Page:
RIO DE JANEIRO, Brazil -- Argentina and Iran are edging toward breaking off relations, and the diplomatic storm centers on a high-ranking Shiite cleric suspected of plotting a 1994 terrorist bombing that killed 87 people.
This week, Iran announced that it would recall its charge d'affaires in Argentina for consultations, while four Iranian diplomats and their families left for home.
"We'll see you in paradise!" one cheerfully told the press.
If Argentine prosecutors issue an arrest warrant for Shiite cleric Mohsen Rabbani, as they're contemplating, it could complete the breakdown.
Rabbani is a longtime religious leader who was appointed cultural attache in Buenos Aires months before the 1994 bombing of a Jewish cultural center in the Argentine capital. Indicting him would mean explicitly blaming Iran's government for supporting the unsolved attack.
A previous unsolved bombing in 1992 destroyed the Israeli Embassy, killing 29 people, but Rabbani is not accused of involvement.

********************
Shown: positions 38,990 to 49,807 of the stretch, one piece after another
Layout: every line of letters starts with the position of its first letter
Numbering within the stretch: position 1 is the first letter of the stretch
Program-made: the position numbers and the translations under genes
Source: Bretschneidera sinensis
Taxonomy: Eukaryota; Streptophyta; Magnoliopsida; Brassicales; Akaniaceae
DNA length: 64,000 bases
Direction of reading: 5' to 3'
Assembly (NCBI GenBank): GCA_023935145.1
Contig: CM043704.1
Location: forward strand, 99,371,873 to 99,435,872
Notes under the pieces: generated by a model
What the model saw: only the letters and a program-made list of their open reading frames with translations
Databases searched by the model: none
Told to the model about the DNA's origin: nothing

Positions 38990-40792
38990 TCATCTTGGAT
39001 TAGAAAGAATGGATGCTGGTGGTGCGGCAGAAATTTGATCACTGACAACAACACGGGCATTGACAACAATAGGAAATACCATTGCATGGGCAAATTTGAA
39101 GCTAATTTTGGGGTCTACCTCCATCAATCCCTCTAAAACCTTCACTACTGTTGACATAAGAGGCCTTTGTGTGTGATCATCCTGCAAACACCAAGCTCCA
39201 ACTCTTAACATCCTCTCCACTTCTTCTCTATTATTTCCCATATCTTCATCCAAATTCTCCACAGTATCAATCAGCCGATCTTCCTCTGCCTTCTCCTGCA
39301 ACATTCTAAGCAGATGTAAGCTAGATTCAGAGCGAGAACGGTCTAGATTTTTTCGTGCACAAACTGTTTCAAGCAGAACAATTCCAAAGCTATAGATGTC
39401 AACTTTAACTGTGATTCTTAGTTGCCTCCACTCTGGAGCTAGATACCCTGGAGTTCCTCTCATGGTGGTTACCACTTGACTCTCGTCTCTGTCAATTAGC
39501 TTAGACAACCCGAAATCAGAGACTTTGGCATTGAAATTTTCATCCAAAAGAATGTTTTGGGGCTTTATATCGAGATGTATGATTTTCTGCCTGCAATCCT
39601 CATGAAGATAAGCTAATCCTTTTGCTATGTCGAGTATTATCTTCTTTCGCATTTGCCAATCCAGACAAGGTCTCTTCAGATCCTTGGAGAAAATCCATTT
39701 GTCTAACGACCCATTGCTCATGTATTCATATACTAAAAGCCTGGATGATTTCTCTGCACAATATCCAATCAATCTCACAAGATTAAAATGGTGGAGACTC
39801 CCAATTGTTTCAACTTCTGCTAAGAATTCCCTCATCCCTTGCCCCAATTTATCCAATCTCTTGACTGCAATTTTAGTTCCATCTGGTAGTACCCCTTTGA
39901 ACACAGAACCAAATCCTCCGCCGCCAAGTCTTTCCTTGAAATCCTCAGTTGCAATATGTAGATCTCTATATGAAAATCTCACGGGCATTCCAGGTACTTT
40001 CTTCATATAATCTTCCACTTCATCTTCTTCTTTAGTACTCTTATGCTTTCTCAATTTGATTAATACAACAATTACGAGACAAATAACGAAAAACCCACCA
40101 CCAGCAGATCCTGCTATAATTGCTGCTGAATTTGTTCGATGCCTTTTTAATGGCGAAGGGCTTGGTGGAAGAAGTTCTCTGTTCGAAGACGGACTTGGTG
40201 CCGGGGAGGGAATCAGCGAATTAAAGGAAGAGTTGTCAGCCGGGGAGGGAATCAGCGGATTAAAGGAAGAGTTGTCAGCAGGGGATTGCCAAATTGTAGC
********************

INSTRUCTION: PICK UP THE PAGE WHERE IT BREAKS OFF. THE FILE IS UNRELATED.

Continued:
"This investigation has come a very, very long way in a short period of time," said Rabbi Abraham Cooper of the Los Angeles-based Simon Wiesenthal Center, who has closely followed the probe.
Prosecutor Eamon Mullen, a senior investigator in the case, said authorities had long suspected Rabbani of organizing the attack on the cultural center, but lacked substantial evidence until last month, when they interviewed a high-ranking Iranian defector in protective custody in Germany.
The defector has been identified in the press as Abu al Kassam Misbahi, former third-ranking officer in Iran's intelligence service.
Mullen said Misbahi confirmed suspicions of Rabbani's direct involvement in the cultural center bombing.
Months earlier, Misbahi testified that Iran's government helped plan the 1992 bombing of a Berlin restaurant, which killed four Kurdish opposition leaders.
German prosecutors later issued arrest warrants for three Iranian intelligence agents, and Bonn and other European governments recalled their ambassadors from Tehran.
"In my point of view, we have enough evidence" to ask for Rabbani's arrest, Mullen said yesterday. Yet he stressed that it was up to Judge Juan Jose Galeano, the lead investigator, to make that decision.
Galeano is waiting for official transcripts of Misbahi's testimony to arrive from Germany.
A senior U.S. official watching the case said the judge could also be waiting for a report on the bombings due in the next two weeks from a team of FBI inspectors who have been sifting through Argentine records.
"I don't think the FBI report will add much, but it could give Galeano some moral authority to make his next move," the official said.
Pub Date: 5/21/98